Lawrence emerged from his depression by reading and planning for a new series to follow the success of his Migration Series. He immersed himself in the poetry of Walt Whitman and popular American histories. During long sessions at the 135th Street branch of the New York Public Library (now the Schomburg Center for Research in Black Culture), he planned his most ambitious project yet, his Struggle Series.
Panels in the Struggle Series depict classic stories about the Boston Tea Party, the ride of Paul Revere, the signing of the Declaration of Independence, and Washington crossing the Delaware, but also show Black, female, and Native protagonists and lesser-known quotations from American colonialists who did not support slavery.
#8. Rose Piper (1917–2005)
A history of the African diaspora in the U.S. is inextricably linked to 20th century music, from blues to jazz to hiphop. Our next artist, Rose Piper, is best known for her blues-inspired work. She had her first major solo exhibition, titled “Blues and Negro Folk Songs,” in 1947 at the Roko Gallery in New York. At the time, she was one of only four African American artists who had exhibited abstract work in New York. In 1948, her work was also included in the prestigious “Exhibition of Paintings, Sculpture and Prints by Negro Artists” at Atlanta University. Fellow exhibitors included Jacob Lawrence and Hale Woodruff.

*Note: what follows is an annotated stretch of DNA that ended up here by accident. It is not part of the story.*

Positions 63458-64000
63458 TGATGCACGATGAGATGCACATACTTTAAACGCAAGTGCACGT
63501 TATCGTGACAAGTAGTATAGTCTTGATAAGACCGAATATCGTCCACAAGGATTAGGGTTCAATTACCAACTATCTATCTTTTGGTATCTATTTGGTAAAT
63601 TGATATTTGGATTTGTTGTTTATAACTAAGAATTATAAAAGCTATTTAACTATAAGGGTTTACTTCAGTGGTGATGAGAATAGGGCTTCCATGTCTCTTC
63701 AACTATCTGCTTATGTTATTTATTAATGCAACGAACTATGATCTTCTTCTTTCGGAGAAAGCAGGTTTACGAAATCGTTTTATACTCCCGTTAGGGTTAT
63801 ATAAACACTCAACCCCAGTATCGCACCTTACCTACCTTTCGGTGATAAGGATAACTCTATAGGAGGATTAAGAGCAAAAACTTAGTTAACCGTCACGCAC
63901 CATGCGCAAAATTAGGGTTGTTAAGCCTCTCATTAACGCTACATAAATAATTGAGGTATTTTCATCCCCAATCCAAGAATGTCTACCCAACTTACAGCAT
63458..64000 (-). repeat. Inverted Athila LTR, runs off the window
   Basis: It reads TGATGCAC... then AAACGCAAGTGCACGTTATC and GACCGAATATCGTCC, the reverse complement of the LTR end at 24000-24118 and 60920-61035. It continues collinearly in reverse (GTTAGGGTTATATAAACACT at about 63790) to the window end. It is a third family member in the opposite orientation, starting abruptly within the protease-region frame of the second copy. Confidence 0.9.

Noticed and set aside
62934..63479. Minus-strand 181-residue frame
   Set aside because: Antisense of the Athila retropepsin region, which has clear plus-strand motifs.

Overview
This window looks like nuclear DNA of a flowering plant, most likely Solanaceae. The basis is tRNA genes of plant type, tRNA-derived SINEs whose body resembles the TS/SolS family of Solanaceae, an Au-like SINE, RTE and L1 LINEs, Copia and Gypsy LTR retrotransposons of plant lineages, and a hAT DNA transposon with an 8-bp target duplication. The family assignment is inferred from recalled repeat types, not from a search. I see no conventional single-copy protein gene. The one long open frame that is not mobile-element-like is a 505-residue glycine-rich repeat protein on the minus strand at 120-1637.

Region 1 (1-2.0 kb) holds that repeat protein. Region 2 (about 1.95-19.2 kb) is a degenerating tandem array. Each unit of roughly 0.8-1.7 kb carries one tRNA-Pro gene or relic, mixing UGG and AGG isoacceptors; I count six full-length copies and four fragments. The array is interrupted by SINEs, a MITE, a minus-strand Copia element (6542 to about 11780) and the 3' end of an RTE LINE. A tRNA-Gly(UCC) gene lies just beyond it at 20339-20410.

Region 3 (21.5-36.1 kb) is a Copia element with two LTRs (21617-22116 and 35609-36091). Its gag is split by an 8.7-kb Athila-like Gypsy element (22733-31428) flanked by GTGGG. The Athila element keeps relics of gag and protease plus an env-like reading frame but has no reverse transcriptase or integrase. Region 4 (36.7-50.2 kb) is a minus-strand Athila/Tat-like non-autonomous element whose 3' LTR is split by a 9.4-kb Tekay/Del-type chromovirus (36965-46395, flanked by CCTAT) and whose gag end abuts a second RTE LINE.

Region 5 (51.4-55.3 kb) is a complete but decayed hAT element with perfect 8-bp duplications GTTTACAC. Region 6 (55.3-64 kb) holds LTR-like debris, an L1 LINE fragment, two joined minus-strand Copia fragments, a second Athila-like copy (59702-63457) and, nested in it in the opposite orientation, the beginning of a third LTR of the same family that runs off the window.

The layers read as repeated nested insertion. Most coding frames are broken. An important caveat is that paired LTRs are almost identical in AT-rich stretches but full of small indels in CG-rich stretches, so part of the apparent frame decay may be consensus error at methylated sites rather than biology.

Piper painted Slow Down, Freight Train in 1946 or 1947. The title refers to “Freight Train Blues,” a recording by Trixie Smith who sang about the sadness of women who were left behind by men who hopped freight trains to the North during the Great Migration.
Rose Piper was born in New York in 1917 and grew up in the Bronx. Her father was a public schoolteacher who taught Latin and Greek. She studied art and geometry at Hunter College. After graduating in 1940, she attended the Arts Students League of New York.
Like Alma Thomas, Rose Piper was unable to focus on her artwork during the prime of her life. Her mid-career was interrupted by financial hardship and family obligations, leading her to put her painting on hold and to turn to other careers. She ran a greeting card company, worked as a textile designer, and raised her family. For nearly thirty years, she worked as Rose Ransier, designing knit fabrics. She returned to painting in the 1980s, creating a new and distinct body of work that references the styles of the Flemish School of painting and medieval illuminated manuscripts.
#9. David Driskell (1931–2020)